Invited to Lend a Hand
Pacific Southwest Region
Identify Priority Trail Maintenance Work
volunteers integral to addressing maintenance backlog
Bernardino, California, March 20, 2017____
The Pacific Southwest Region (Region 5) is invites
the public to help identify trails that will be part of a U.S. Forest Service
effort with partners and volunteers to increase the pace of trail maintenance.
Nationwide, the Forest Service will select nine to
15 priority areas
among its nine regions where a backlog in trail maintenance contributed to
reduced access, potential harm to natural resources or trail users and/or has
the potential for increased future deferred maintenance costs.
Region 5 manages more than 16,000 miles of trails
enjoyed by 16,100,000 users each year. In Region 5, volunteers and partner groups
contributed more than 178,000 hours in maintenance and repair of nearly 2,984
miles of trails last year.
Region 5 has until April 15, 2017 to submit at
least three regional proposals to National Headquarters. Those proposals will be
weighed against proposal submitted by other Forest Service regions.
trail maintenance effort is outlined in the National Forest System Trails
Stewardship Act of 2016 and aims to increase trail maintenance by volunteers
and partners by 100% by the end of 2021.
selected sites will be part of the initial focus that will include a mosaic of
areas with known trail maintenance needs that include areas near urban and
remote areas, such as wilderness, are of varying sizes and trail lengths, are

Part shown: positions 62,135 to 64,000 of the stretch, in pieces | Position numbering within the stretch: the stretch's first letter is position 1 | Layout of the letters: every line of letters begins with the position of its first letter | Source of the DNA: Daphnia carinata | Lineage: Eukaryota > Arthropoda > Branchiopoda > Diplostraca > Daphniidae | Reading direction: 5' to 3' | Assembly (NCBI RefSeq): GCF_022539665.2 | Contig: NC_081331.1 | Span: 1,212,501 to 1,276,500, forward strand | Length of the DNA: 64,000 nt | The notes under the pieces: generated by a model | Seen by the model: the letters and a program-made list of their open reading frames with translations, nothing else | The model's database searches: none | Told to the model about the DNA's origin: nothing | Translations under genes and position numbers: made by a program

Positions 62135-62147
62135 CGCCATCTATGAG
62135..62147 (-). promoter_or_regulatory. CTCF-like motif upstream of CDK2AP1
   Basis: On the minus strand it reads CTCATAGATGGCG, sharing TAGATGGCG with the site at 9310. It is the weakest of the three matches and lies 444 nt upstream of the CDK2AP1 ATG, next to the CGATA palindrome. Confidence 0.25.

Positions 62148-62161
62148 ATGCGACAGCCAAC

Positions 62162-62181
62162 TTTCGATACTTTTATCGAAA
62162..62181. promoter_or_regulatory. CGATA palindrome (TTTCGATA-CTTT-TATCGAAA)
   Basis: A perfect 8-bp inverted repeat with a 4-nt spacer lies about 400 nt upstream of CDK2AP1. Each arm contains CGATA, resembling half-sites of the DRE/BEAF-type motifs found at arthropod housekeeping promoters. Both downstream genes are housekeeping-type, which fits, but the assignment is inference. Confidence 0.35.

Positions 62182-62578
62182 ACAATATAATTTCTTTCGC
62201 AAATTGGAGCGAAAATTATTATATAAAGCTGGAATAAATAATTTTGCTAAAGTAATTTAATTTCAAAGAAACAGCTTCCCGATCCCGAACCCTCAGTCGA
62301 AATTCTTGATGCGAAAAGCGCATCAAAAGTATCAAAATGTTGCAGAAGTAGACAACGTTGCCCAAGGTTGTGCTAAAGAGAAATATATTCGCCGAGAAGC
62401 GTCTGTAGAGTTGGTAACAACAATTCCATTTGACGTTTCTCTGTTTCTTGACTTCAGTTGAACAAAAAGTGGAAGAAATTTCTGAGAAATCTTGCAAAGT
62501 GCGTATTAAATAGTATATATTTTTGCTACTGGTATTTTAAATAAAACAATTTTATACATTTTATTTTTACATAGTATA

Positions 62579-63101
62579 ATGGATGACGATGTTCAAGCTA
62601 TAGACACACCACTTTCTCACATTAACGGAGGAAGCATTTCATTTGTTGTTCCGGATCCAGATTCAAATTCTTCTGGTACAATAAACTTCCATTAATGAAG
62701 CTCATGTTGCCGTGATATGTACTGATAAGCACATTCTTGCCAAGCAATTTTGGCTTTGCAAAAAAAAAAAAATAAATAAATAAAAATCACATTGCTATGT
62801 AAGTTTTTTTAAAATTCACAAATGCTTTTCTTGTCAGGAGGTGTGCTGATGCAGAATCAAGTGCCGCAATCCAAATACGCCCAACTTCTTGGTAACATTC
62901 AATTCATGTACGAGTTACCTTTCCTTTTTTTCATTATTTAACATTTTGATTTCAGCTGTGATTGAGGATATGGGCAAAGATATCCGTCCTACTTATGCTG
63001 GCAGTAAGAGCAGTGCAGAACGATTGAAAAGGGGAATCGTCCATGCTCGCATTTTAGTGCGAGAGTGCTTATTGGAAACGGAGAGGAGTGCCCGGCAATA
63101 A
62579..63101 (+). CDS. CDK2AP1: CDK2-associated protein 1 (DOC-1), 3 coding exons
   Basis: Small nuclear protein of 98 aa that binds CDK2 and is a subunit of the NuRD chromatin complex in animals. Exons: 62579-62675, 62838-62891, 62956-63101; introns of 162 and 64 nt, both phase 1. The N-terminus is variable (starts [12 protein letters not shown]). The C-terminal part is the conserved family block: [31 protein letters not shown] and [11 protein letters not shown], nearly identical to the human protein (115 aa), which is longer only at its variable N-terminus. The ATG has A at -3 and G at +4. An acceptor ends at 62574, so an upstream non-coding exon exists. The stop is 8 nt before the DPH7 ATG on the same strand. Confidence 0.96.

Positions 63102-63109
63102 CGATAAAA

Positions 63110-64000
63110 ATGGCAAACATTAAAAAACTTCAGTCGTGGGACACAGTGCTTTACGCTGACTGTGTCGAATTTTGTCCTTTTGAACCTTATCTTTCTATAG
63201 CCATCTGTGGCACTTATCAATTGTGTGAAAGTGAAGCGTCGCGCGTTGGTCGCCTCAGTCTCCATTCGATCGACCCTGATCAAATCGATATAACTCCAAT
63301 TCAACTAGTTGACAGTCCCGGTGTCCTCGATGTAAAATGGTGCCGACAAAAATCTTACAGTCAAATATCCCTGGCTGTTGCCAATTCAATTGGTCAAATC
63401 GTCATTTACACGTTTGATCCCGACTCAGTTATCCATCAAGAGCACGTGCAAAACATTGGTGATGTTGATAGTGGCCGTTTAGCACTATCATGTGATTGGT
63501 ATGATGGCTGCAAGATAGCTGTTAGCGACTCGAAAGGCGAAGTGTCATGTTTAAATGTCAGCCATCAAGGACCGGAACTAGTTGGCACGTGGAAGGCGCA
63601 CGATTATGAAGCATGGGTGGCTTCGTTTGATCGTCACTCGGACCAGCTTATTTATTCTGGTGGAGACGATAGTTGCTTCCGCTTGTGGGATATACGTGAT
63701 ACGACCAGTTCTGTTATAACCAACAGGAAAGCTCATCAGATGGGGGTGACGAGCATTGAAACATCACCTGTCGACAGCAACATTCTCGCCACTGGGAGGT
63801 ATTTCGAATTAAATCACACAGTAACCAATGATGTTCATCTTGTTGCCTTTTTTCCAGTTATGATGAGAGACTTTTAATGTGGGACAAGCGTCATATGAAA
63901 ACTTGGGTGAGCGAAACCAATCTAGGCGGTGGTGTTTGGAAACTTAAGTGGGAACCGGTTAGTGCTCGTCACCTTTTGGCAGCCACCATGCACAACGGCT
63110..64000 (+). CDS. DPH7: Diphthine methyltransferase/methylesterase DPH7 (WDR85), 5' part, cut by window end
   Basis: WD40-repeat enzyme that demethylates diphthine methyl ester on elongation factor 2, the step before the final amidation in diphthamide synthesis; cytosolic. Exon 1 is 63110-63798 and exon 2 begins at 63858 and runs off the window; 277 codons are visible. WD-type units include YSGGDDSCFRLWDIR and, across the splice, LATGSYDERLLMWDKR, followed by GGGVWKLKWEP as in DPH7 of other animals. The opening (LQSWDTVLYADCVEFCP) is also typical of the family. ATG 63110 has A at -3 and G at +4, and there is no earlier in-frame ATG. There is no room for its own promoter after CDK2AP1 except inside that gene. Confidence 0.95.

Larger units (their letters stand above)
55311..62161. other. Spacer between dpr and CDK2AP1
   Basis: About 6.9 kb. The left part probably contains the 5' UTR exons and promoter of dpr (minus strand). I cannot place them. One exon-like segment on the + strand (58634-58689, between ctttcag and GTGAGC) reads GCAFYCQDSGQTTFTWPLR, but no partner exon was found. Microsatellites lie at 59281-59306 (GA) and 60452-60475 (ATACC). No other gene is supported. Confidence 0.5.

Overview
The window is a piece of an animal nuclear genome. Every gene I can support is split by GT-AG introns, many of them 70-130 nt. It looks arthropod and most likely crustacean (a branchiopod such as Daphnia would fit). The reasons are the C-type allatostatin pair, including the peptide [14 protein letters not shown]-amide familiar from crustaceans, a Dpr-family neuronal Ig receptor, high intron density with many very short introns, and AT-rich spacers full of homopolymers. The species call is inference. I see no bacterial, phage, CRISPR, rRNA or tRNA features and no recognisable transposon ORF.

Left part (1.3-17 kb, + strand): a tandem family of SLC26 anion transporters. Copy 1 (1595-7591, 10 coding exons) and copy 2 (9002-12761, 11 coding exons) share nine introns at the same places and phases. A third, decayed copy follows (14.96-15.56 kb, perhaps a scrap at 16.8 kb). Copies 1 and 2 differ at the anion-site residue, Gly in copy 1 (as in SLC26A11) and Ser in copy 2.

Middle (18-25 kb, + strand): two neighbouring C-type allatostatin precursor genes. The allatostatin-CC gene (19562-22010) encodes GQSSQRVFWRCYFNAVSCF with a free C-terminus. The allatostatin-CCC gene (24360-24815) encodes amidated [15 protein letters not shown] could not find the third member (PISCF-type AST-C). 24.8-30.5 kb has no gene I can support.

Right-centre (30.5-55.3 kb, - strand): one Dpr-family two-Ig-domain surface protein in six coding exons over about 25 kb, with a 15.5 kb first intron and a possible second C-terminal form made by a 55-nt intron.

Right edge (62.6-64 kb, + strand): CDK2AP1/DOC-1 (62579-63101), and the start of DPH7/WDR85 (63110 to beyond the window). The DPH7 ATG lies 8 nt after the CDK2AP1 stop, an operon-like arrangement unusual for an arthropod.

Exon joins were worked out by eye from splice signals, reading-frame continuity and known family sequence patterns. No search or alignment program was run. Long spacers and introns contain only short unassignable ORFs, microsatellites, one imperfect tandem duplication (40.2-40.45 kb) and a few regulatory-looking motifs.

motorized and non-motorized, and those that incorporate a varied combination of
partner and volunteer approaches and solutions.
The Forest Service manages more than 158,000 miles
of trail – the largest trail system in the nation – providing motorized and
non-motorized trail access across 154 national forests and grasslands. These Forest Service
trails are well-loved and highly used with more than 84 million trail visits
annually, helping to support mostly rural economies.
Forest Service receives widespread support from tens of thousands of volunteers
and partners each year who, in 2015, contributed nearly 1.4 million hours – a
value of about $31.6 million – in maintenance and repair of nearly 30,000 miles
limited funding compounded by the rising cost of wildfire operations, has
resulted in less than 25 percent of Forest Service trails meeting all of the
agency’s standards for safety, quality recreation and economic and
environmental sustainability. The remaining trails meet standard to varying
PUBLIC NOTICE: To provide ideas and
suggestions on potential priority areas and approaches for incorporating
increased trail maintenance assistance from partners and volunteers, contact
your local Forest Service office or Regional Trail Program Manager Garrett
Villanueva at firstname.lastname@example.org by April 7.
“We are counting on
our fellow Californians to help us identify where maintenance is needed,” said
Randy Moore, regional forester for the Pacific Southwest Region. “The forest
visitors who enjoy these trails year-round are the best source of information
for what’s needed on the ground, and we’re counting on their expertise and
willingness to help.”